And yea, verily, anatomical accuracy and scientific clarity reigned throughout the land . . .

. . . until now.



14 Responses to “The Aerosteon saga, Part 1: Introduction and background”

  1. William Miller Says:

    This is really, really interesting!

    And I didn’t know about the pneumatic hyoid in Alouatta. How many vertebrates have not had their bones checked for postcranial skeletal pneumaticity? Could there be other pneumatic bones hiding?

  2. […] 5, 2008 In the last post I introduced Aerosteon, which has been touted as providing the first solid evidence for bird-like […]

  3. Allen Hazen Says:

    I note that, in the paper you link to for referrences of pneumaticization in other tetrapods, you mention “post cranial” pn. Is that because cranial pneumatizxation is too common & widespread to be worth commenting on? Are the frontal and maxillary sinuses flu sufferers know about diverticula of roughly the same sort as the ones you are interested in? And all the spaces in the upper regions of an elephant’s skull?

  4. […] pneumaticity and raises some criticisms of Sereno et al.’s paper describing Aerosteon in two posts over on […]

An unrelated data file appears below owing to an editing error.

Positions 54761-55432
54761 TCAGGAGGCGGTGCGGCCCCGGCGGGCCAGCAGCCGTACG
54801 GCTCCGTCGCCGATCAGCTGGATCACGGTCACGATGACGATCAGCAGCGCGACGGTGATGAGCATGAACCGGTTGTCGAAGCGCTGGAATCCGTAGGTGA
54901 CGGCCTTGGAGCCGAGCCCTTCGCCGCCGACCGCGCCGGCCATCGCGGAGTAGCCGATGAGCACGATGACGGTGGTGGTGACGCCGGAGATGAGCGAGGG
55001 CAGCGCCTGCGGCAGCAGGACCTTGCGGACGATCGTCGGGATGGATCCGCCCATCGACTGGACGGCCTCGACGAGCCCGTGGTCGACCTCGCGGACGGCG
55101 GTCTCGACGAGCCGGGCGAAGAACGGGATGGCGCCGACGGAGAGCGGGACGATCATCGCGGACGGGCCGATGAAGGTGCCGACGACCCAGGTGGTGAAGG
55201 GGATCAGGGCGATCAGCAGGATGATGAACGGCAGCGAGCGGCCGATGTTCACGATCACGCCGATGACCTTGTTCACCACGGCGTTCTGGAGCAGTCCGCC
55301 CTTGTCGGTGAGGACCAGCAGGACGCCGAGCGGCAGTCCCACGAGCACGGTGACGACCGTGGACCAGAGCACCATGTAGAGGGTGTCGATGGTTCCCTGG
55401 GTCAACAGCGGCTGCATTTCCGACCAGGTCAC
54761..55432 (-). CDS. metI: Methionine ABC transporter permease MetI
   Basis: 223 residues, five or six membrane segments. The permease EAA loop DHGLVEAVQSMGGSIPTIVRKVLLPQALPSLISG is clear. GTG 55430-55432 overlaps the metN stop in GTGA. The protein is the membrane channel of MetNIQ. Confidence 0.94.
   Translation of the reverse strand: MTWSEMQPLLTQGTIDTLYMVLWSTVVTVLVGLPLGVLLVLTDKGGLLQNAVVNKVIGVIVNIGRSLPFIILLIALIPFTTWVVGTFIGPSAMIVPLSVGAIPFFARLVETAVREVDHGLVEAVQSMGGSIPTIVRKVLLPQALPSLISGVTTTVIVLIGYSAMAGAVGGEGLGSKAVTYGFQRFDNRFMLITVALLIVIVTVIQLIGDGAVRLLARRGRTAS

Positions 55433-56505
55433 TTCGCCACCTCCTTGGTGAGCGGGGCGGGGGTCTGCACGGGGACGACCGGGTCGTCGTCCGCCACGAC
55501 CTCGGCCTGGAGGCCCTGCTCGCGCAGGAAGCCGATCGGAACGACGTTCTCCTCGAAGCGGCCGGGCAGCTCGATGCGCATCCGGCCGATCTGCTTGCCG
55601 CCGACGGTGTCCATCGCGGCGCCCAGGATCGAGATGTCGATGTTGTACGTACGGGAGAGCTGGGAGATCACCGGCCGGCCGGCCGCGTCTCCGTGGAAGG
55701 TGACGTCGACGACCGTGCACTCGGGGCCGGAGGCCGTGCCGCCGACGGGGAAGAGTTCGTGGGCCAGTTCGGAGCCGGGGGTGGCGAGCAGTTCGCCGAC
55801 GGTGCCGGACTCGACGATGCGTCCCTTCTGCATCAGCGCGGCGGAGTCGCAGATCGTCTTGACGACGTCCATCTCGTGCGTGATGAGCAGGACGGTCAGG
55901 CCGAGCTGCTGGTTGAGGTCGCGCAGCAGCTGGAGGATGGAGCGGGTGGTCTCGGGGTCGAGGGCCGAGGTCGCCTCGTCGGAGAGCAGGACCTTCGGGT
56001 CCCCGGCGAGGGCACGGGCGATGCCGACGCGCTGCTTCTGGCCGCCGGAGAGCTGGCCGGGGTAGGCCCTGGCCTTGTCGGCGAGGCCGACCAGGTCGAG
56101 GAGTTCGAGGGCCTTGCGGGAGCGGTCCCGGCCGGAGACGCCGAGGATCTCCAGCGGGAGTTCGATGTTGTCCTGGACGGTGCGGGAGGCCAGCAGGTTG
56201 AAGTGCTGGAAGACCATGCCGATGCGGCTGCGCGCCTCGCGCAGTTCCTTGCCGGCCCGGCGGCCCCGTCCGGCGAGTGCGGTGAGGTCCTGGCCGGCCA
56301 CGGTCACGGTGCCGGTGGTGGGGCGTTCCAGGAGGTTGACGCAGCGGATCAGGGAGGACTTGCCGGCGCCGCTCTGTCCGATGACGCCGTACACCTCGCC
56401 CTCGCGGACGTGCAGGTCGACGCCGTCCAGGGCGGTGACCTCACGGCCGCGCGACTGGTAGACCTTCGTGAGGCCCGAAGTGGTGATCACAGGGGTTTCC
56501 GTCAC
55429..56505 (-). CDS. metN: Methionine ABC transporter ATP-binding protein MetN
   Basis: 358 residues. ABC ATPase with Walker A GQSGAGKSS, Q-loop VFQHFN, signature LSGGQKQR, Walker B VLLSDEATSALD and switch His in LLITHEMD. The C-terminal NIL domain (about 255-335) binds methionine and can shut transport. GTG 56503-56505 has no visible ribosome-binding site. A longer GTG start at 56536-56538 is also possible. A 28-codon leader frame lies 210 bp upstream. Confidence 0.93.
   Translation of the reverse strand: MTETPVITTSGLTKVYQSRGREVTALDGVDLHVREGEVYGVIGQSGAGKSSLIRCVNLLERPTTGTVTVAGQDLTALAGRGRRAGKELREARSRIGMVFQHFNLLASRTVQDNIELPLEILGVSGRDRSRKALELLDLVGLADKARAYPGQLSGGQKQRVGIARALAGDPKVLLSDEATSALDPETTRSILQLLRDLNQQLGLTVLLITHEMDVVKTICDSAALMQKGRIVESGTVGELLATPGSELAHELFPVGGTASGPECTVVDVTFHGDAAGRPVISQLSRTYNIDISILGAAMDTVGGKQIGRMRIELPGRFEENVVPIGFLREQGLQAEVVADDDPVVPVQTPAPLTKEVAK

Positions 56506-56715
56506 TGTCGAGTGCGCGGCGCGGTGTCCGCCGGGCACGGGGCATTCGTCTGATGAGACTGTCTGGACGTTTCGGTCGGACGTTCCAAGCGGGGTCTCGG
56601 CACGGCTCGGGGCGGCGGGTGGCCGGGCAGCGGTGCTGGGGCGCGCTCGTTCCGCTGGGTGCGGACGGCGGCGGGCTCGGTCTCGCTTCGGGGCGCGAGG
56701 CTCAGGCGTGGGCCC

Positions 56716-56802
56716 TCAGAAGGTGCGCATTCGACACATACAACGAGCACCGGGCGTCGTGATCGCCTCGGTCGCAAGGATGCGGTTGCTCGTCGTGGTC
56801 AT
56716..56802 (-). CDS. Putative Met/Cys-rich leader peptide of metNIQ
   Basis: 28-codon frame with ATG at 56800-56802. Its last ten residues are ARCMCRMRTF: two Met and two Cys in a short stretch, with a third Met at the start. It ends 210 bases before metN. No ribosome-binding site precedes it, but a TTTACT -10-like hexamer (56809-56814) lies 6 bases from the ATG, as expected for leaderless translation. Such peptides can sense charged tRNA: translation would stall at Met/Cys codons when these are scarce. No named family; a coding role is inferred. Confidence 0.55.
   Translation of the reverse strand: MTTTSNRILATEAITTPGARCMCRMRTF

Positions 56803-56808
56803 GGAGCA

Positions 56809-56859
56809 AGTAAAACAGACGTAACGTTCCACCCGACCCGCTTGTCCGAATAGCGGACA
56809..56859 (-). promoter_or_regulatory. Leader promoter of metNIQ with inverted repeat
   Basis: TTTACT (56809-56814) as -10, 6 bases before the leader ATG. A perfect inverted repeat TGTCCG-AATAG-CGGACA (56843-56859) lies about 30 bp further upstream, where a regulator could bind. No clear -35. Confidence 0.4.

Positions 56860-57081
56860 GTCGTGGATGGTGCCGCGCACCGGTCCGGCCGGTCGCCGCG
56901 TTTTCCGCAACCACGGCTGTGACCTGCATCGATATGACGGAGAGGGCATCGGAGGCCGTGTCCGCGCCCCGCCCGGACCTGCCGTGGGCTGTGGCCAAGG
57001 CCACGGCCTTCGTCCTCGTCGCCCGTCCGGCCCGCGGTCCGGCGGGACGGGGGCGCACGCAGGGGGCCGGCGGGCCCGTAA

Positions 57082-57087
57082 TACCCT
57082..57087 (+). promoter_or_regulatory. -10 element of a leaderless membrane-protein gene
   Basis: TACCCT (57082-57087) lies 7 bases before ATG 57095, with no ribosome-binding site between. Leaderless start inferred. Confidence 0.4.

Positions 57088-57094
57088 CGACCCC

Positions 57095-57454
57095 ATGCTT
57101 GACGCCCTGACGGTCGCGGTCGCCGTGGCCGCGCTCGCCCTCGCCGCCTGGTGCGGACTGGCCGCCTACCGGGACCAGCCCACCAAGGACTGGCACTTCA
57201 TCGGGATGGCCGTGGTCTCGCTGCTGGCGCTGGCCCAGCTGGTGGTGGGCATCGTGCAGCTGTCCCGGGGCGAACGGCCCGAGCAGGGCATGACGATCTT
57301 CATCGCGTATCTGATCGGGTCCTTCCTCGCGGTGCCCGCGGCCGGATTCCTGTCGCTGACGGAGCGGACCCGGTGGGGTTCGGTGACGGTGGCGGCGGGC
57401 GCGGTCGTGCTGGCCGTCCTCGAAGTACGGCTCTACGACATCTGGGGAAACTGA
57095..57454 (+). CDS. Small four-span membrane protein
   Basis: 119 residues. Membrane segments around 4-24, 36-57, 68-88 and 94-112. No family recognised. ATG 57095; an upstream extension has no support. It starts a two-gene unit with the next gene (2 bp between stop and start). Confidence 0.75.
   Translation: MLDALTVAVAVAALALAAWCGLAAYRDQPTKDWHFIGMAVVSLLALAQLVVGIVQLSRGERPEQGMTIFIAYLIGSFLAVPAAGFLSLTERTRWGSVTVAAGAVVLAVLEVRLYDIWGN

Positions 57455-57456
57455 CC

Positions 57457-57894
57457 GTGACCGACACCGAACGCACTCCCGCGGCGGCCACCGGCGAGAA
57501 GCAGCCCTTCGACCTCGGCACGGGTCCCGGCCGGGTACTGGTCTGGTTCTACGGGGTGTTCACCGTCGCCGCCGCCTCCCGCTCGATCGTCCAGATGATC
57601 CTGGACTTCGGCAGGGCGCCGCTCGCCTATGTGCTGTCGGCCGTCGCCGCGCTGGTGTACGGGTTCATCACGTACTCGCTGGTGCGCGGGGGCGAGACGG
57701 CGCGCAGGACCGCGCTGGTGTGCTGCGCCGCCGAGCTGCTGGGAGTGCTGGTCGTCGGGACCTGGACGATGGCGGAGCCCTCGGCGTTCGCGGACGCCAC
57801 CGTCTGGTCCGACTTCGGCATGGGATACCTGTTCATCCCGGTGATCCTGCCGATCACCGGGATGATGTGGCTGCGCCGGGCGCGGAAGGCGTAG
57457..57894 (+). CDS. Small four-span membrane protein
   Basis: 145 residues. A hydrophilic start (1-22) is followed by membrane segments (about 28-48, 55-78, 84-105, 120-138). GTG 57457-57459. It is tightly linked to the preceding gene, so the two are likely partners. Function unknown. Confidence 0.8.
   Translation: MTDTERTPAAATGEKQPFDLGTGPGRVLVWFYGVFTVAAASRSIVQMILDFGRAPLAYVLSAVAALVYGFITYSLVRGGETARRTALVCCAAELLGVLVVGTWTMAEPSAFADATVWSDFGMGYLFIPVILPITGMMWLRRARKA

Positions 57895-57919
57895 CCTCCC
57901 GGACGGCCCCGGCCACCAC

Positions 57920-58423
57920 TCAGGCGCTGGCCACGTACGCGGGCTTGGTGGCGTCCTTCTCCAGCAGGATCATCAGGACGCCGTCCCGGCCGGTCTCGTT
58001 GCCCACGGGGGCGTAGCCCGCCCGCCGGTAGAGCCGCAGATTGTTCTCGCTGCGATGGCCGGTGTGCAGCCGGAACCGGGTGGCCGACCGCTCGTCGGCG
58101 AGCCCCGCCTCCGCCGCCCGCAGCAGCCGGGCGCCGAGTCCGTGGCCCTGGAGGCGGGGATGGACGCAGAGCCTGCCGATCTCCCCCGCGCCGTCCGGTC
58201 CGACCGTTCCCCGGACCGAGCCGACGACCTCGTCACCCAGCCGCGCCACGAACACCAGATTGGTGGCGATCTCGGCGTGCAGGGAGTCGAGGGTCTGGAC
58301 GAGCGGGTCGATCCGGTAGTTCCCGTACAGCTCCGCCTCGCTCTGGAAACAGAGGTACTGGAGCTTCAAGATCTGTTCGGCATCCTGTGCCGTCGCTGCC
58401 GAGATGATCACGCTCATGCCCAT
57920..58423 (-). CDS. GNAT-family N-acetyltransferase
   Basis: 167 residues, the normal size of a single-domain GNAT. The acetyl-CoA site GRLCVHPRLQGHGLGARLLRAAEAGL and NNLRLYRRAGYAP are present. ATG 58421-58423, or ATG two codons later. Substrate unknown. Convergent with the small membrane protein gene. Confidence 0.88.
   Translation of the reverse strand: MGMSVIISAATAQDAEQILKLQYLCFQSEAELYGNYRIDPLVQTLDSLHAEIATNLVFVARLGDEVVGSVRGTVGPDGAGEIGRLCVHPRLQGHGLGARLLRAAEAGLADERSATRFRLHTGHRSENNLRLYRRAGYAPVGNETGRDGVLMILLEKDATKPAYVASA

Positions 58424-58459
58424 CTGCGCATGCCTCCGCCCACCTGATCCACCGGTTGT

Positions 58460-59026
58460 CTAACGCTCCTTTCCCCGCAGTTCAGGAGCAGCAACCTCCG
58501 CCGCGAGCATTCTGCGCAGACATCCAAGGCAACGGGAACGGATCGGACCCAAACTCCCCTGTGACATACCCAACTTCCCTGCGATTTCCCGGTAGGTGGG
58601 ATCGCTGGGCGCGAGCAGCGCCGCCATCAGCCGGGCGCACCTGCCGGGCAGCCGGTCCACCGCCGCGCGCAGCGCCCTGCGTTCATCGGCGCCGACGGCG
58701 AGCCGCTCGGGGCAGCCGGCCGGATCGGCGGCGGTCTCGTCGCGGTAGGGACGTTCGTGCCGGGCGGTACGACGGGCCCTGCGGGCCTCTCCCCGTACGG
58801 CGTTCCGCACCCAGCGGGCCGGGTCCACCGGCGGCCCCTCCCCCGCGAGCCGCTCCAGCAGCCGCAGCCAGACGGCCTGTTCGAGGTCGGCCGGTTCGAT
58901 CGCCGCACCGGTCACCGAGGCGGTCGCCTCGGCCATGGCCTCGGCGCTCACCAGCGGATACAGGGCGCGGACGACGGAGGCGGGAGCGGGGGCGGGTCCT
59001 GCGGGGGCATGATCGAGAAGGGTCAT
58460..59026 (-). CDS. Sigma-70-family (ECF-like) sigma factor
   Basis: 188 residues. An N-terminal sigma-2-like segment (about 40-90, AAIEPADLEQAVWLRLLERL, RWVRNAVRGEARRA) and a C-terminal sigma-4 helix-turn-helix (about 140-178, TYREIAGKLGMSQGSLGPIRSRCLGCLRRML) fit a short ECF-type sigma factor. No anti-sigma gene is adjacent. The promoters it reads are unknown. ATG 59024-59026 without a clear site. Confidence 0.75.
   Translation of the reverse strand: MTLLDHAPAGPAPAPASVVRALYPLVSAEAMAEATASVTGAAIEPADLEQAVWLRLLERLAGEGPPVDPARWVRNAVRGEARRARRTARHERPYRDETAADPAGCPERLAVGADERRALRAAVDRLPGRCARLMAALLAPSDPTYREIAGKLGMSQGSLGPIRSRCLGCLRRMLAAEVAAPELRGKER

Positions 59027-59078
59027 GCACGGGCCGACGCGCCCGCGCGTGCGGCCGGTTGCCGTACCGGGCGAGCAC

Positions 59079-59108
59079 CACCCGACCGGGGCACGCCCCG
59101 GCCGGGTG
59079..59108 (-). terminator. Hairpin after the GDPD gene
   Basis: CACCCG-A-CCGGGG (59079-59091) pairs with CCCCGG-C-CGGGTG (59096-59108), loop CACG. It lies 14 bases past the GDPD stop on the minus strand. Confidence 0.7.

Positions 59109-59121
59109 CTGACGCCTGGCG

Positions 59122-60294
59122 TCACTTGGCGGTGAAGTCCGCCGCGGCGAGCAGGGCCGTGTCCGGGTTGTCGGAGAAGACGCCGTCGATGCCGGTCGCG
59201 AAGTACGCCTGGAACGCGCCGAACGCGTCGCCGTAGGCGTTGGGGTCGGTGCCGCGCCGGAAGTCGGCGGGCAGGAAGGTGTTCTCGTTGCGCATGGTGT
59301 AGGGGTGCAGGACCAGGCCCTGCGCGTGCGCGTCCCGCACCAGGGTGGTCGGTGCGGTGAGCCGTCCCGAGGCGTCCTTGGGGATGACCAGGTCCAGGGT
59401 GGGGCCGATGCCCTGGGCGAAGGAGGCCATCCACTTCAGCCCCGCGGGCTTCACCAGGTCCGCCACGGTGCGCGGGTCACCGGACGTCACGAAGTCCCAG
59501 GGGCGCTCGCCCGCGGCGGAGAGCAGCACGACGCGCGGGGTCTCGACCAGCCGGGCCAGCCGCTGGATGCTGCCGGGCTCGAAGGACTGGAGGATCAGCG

5. Nathan Myers Says:

    Interesting use of “historical” here: 2003 and 2005. It’s as if the forces of error and misconception have only lately succeeded in confusing the record in this area after curiously neglecting it for too long. The events must indicate the topic’s new importance in The Deceiver’s plans.

  6. Matt Wedel Says:

    How many vertebrates have not had their bones checked for postcranial skeletal pneumaticity? Could there be other pneumatic bones hiding?

    It’s possible. A surprising amount of what we know about animal anatomy comes from British and especially German anatomists of the 19th century, who were tearing down critters like nobody’s business. Still, they didn’t hit everything, and surprising new anatomical features are being found all the time, even in very familiar animals. My favorite recent example is the big blood-filled space in the lower jaw of the flamingo.